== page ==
Lifestyle & Belief

Australia is apparently raising a generation of overweight couch potatoes


Malaysian children play soccer in Kuala Lumpur on May 19, 2014.

Australia's image as a sports-loving nation is under threat.

A study comparing the physical activity of children from 15 countries found Australia is raising a generation of couch potatoes.

Australian school children ranked 11th for overall physical activity, the Active Healthy Kids report card found.

Scoring a lowly D-, Australia was behind Mozambique, England, Ghana and even Mexico, which, it should be noted, has one of the highest rates of childhood obesity in the world.

It was ahead of Canada, Ireland, the United States and Scotland.

Only 19 percent of Australians aged 5 to 17 are getting the recommended amount of daily exercise, which is at least one hour of moderate to vigorous physical activity, according to the study, which was devised by Canada in 2005 and expanded this year to include 14 other countries.

While Australia ranked second behind New Zealand for participation in organized sport, researchers said this was not enough to make up for the amount of time spent sitting on the sofa.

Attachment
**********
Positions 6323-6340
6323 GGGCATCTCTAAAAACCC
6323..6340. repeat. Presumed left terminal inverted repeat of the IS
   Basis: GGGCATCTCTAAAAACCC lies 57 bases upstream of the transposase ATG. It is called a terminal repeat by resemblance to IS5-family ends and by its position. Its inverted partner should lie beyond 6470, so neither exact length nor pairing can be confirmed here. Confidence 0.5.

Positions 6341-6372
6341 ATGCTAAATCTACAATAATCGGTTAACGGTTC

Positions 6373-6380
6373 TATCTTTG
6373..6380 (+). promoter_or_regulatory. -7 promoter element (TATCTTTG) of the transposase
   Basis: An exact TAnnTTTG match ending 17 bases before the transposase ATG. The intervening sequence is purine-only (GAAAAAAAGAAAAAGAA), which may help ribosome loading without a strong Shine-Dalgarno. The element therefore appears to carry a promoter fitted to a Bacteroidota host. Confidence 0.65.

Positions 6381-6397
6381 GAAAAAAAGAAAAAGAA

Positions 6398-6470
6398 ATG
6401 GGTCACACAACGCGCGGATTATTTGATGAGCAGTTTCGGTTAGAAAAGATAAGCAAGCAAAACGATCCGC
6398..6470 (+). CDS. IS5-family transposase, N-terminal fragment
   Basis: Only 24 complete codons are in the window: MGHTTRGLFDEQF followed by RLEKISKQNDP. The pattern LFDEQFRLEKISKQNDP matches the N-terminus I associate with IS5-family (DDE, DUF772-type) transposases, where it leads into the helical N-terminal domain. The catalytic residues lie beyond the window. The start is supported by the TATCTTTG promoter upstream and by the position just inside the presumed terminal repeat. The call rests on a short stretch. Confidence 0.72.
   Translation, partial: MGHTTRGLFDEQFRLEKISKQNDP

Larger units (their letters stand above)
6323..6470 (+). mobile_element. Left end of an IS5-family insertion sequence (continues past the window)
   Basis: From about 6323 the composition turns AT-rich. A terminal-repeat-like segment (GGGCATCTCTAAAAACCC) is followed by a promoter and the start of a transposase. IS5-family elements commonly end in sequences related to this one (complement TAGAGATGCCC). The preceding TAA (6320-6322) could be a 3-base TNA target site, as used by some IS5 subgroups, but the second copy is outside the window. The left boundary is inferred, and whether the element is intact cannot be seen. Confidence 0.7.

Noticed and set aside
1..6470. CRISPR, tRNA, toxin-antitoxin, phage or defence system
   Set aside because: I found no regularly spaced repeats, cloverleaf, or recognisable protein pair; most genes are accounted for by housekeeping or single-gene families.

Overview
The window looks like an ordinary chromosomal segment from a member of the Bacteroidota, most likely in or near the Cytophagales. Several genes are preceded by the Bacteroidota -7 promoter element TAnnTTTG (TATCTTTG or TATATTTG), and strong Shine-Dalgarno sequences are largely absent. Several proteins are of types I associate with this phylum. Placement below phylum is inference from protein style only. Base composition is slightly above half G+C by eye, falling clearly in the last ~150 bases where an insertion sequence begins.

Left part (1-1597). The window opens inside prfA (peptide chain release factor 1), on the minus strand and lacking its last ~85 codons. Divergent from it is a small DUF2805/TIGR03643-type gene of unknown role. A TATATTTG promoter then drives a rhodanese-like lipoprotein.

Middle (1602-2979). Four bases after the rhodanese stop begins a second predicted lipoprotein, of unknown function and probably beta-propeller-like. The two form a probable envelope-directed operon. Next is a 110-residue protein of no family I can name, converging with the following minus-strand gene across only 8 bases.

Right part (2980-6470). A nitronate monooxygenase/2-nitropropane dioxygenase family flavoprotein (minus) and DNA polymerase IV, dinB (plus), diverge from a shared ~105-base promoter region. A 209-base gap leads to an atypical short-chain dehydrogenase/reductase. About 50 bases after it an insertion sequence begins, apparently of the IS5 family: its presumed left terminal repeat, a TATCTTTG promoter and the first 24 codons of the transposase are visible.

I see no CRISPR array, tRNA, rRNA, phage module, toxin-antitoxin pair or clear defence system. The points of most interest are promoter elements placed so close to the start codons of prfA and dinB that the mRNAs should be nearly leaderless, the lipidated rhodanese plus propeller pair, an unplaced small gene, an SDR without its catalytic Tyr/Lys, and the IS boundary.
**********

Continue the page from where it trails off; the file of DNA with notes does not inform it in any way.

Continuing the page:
Australia scored a D- for sedentary behavior, putting it in ninth place, with more than 70 percent of its youngsters spending more than two hours a day watching television or other electronic screens.

“We’re raising a generation of couch potatoes and if we don’t start to reverse this trend this will drive up health problems in the future — obesity, high blood pressure and heart disease,”  Professor Trevor Shilton of the National Heart Foundation told the Guardian

Here are the country rankings. 


1. Mozambique, B



2. New Zealand, B



3. Mexico, C+



4. Kenya, C



5. Nigeria, C



6. England, D+



7. Colombia, D



8. Ghana, D



9. Finland, D



10. South Africa, D



11. Australia D-



12. Canada, D-



13. Ireland, D-



14. United States, D-



15. Scotland, F